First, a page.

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If you've ever tried to enter fractions in Microsoft Excel you'll probably have become frustrated when Excel insists on converting them into dates! Read this blog to see how to prevent this from happening.
Entering fractions into Microsoft Excel can be tricky due to the AutoFormat feature. This article explains how to get around this issue and ensure that when you enter a fraction into a cell, it stays as a fraction!
The AutoFormat feature in Microsoft Excel is designed to recognise certain patterns of inputs and to apply specific formatting to the value entered into a cell. Some examples of what the AutoFormat feature does can be seen below:
|Entering this value into a cell...||..results in this date format.|
|If you enter a currency symbol followed by a number with a single decimal place...||...the AutoFormat feature will automatically apply a second decimal place.|
In many cases the AutoFormat feature is quite helpful, but not when it comes to entering fractions in a cell:
|Trying to enter a fraction of five eighths...||...results in AutoFormat changing the value to a date.|
This is annoying to say the least! Fortunately, there is a simple way around this issue.
The trick to making sure that when you enter a fraction into a cell it stays as a fraction is to format the cell before you enter the value. To do this:
Formatting cells to contain fractions.
You should now find that when you enter a fraction into a cell, it remains as a fraction:
You can see that the cell is formatted to show a fraction, but the formula bar shows the true, decimal value that is contained in the cell.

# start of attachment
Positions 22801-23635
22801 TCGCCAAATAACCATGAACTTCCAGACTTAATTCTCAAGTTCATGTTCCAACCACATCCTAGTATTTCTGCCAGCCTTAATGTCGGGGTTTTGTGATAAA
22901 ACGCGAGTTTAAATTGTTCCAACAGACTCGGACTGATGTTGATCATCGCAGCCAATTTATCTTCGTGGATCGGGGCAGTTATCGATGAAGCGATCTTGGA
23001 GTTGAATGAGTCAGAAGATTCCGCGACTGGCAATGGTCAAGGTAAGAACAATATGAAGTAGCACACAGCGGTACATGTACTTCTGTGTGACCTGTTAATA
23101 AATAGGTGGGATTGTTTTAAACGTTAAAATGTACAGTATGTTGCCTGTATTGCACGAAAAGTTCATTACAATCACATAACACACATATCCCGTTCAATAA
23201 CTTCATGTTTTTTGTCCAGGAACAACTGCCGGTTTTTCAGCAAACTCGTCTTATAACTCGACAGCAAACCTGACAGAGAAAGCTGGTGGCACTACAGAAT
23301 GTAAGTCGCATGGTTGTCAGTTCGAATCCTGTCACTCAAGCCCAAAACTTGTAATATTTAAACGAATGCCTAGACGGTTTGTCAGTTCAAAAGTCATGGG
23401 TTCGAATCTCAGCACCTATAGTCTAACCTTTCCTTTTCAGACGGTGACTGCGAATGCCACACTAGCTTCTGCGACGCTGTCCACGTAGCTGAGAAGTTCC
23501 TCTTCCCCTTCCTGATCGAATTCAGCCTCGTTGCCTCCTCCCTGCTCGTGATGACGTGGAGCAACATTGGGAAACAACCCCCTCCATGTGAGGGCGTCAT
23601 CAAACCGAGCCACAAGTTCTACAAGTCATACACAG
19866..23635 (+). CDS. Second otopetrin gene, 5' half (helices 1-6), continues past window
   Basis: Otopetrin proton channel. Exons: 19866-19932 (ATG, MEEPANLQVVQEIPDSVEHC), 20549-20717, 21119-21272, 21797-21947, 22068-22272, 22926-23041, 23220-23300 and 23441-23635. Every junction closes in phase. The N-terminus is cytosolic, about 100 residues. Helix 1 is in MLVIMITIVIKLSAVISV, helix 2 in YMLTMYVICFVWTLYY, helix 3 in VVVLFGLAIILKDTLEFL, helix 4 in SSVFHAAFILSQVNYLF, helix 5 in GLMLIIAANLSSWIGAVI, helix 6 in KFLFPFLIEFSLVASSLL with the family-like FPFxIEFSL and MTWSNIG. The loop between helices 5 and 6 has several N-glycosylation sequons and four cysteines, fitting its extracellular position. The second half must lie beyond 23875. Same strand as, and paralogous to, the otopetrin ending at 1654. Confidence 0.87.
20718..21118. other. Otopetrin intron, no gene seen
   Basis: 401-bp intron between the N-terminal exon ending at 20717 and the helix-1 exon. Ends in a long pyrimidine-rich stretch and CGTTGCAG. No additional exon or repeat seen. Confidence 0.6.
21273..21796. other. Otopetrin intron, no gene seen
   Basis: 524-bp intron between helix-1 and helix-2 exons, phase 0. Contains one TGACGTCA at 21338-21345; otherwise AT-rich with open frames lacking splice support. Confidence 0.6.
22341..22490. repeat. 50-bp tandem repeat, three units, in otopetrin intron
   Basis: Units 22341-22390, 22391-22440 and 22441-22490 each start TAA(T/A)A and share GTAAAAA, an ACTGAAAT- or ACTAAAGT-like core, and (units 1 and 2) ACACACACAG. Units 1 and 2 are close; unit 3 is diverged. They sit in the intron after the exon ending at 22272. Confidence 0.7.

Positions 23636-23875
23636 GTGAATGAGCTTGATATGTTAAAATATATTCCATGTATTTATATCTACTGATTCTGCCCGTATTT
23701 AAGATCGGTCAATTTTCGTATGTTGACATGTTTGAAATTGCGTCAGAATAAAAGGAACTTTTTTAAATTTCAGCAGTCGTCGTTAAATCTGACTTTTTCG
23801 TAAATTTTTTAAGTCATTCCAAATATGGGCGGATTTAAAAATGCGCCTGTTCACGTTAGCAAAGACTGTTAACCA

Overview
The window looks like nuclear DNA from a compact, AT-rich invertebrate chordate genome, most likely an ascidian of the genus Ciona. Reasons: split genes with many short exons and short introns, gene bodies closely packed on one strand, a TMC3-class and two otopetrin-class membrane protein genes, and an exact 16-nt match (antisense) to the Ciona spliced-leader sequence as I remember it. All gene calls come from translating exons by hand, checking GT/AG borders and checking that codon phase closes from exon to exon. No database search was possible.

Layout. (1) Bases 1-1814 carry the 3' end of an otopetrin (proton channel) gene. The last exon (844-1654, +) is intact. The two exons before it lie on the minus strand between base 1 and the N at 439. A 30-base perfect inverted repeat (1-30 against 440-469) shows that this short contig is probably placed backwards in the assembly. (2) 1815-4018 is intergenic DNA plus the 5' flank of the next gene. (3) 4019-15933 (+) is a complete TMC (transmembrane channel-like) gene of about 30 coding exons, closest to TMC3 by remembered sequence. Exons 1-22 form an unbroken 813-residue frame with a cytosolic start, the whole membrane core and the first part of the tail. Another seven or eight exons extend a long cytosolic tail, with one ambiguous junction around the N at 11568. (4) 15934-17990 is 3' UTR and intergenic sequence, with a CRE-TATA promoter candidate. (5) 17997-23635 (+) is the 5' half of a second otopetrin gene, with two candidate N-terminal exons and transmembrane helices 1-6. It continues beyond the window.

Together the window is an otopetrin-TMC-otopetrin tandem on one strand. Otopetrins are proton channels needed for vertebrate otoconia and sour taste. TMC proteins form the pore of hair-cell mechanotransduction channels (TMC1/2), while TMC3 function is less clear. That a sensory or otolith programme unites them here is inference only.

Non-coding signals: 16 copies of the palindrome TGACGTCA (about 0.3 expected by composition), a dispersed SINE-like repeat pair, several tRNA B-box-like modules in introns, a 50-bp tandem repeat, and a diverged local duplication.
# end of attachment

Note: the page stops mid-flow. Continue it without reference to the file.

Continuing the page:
You must make sure that you format the cell as a fraction before you enter the value into it. Entering the value 5/8 into a cell with the General format means that Excel will convert the value into a date in the current year, e.g. 5/8/2011. When you try to format this as a fraction you'll see the serial number of the date, e.g. 40760, rather than the original value you typed in.
One final potential problem with entering fractions into a cell is Excel's determination to always use the lowest common denominator:
|If we enter the fraction four eighths into a cell...||...Excel will automatically convert it into one half.|
You can fix the value of the denominator in one of two ways:
You can choose one of the options shown on the right to fix the denominator to one of several predetermined values.
Choose the Custom option on the left hand side and then type your specific format into the Type: textbox. The format shown here is # ??/18 and will format fractions as eighteenths.
The end result is that the fractions you enter into a cell will remain as you've typed them.
A fraction with a fixed denominator.
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